Stella Adams: Stalwart at Christie

Stella Adams (1883-1961) appeared in over 150 films, most notably as star, co-star or featured player in comedies produced by the Nestor and Christie studios.

A native of Sherman, Texas, Adams went to New York at age 17 and got into the chorus of the Broadway show Miss Prinnt starring Marie Dressler. The show played a year, after which she landed a speaking role in The Mocking Bird (1902-03), followed by a chorus part in The Rogers Brothers in Paris (1904). In 1909 she was cast in her first film, Selig’s In the Sultan’s Power, alongside Hobart Bosworth and Frank Montgomery. She was fourth billed in this film, one of the first to be shot in its entirety in Los Angeles. She remained on the coast to star in a musical burlesque called A Stubborn Cinderella in 1910.

The Lady Barber of Roaring Gulch (1912) with Louise Glaum and Eddie Lyons began Adams’ long relationship with Al Christie, which started at Nestor. Through mid-1917 she featured in dozens of comedy shorts for the director/producer, with the likes of Lyons, Lee Moran, Neal Burns, Betty Compson, Eugenie and Victoria Forde, and others. Occasionally she would act in dramas as well.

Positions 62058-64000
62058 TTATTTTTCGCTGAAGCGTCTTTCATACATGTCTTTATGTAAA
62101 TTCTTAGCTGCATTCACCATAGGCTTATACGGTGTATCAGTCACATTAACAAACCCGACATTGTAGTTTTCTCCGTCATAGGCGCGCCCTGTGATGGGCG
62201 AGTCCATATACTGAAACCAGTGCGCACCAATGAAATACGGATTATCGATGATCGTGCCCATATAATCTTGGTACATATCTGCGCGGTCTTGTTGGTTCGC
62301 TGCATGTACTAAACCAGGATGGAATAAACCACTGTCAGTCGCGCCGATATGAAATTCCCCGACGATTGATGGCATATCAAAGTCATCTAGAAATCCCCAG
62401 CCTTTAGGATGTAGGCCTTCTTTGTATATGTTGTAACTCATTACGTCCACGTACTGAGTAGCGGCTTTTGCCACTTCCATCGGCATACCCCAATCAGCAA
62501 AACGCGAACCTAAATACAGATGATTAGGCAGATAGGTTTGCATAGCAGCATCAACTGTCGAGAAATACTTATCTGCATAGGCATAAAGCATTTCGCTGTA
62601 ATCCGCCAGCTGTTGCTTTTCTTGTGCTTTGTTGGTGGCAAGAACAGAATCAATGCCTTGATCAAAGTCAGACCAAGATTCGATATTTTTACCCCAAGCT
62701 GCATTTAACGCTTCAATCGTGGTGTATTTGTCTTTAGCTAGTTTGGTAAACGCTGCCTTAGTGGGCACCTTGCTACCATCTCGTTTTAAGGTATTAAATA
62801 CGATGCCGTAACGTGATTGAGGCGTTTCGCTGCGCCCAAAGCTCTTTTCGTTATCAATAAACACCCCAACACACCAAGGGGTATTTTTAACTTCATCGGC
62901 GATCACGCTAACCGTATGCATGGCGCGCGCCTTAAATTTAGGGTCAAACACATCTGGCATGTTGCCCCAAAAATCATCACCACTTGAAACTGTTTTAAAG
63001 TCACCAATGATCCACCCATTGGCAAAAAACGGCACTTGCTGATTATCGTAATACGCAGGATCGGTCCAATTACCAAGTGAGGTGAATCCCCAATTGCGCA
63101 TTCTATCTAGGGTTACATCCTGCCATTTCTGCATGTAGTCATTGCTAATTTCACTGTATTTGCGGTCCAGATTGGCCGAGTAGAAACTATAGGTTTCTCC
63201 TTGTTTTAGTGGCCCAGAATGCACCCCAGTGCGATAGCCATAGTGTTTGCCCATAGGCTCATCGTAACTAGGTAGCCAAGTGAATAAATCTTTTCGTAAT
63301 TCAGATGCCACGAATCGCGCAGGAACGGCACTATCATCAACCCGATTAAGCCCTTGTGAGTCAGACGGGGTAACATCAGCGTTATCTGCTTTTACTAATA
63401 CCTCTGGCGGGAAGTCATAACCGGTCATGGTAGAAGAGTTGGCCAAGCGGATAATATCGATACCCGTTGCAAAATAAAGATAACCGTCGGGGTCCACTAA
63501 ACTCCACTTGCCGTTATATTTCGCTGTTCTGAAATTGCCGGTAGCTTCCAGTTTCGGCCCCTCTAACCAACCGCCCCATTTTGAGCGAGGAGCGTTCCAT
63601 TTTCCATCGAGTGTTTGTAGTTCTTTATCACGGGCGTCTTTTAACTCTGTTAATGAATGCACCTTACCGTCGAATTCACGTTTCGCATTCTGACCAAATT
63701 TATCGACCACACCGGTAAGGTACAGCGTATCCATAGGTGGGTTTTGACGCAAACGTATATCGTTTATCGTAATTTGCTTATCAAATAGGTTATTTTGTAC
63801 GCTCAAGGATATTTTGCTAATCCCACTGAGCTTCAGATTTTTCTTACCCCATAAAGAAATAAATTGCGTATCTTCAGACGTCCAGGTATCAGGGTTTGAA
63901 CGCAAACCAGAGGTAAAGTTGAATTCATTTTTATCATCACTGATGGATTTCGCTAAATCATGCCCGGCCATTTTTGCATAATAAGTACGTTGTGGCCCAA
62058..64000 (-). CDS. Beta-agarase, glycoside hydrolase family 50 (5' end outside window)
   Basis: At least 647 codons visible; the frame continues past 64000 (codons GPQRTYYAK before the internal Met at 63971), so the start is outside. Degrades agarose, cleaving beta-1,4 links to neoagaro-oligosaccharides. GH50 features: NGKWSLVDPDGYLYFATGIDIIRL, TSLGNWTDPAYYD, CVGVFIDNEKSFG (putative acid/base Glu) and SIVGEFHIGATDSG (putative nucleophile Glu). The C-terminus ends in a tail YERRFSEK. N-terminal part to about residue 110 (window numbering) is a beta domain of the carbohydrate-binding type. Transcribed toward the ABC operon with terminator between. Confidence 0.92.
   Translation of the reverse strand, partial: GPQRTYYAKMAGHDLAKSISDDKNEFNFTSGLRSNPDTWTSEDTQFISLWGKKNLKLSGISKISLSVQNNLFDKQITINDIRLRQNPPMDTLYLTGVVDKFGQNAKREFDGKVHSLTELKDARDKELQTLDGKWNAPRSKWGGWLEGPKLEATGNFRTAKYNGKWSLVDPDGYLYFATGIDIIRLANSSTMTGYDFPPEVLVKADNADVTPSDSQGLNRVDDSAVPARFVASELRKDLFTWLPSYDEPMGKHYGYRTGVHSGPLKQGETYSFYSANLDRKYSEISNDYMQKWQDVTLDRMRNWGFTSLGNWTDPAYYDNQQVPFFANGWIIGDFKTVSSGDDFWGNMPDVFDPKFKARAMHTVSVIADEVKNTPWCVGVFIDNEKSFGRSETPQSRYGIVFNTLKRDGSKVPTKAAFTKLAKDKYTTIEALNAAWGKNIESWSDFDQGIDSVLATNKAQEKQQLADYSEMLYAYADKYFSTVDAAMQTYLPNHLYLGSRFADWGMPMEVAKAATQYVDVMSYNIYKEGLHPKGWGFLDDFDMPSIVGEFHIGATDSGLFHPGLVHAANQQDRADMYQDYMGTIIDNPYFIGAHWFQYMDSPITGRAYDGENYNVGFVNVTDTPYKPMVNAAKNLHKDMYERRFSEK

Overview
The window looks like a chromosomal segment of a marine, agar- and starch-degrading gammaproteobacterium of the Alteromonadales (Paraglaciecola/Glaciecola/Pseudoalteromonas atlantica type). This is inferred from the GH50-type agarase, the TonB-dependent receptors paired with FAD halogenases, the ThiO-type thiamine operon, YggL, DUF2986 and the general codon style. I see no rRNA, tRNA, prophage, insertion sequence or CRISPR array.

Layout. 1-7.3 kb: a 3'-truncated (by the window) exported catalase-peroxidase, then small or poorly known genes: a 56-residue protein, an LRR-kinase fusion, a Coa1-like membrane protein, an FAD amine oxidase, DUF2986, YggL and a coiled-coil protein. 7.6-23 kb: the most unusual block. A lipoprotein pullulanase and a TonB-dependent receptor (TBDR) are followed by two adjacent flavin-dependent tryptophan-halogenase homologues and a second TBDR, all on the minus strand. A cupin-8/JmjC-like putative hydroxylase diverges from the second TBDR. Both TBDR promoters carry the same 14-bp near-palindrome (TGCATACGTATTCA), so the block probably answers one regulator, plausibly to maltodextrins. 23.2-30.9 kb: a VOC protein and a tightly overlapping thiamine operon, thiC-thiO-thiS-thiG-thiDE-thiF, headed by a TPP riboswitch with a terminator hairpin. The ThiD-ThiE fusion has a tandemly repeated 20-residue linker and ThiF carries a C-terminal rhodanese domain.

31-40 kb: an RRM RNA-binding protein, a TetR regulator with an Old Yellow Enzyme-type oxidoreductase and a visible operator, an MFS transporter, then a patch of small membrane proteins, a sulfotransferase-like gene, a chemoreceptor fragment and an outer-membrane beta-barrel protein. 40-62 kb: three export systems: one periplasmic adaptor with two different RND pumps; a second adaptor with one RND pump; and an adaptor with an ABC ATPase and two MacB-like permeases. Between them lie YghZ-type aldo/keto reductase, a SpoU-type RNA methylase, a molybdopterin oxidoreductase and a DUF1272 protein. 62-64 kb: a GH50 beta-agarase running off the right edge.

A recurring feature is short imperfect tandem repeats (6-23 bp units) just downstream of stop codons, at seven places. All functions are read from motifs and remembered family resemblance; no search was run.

In July 1917 Adams married press agent James Whittendale and moved with him to Chicago, where she acted in live theatre for almost a decade. In 1926 she returned to Hollywood to pick up right where she left off with Christie, in the 1926 comedy short Uppercuts with Jack Duffy. In this phase of her career she cut capers in comedies through 1931, alongside co-stars like Duffy, Burns, Jimmie Adams, Chester Conklin, Ford Sterling, June Maccloy, and others. During this period (1927-28) she also co-starred with Harry Long in a dozen Keeping Up with the Joneses shorts, based on the comic strip, and produced by the Stern Brothers.

Starting in 1932 Adams became a supporting player in features, usually pretty far down in the billing. Two of her better known films from the period include The Vampire Bat and Sing Sinner Sing, both 1933. By the middle of the decade, she was strictly in extra. Her last feature was Theodora Goes Wild (1936).

To learn more about show biz history, please see No Applause, Just Throw Money: The Book That Made Vaudeville Famous, and for more on silent comedy please read Chain of Fools: Silent Comedy and Its Legacies from Nickelodeons to Youtube.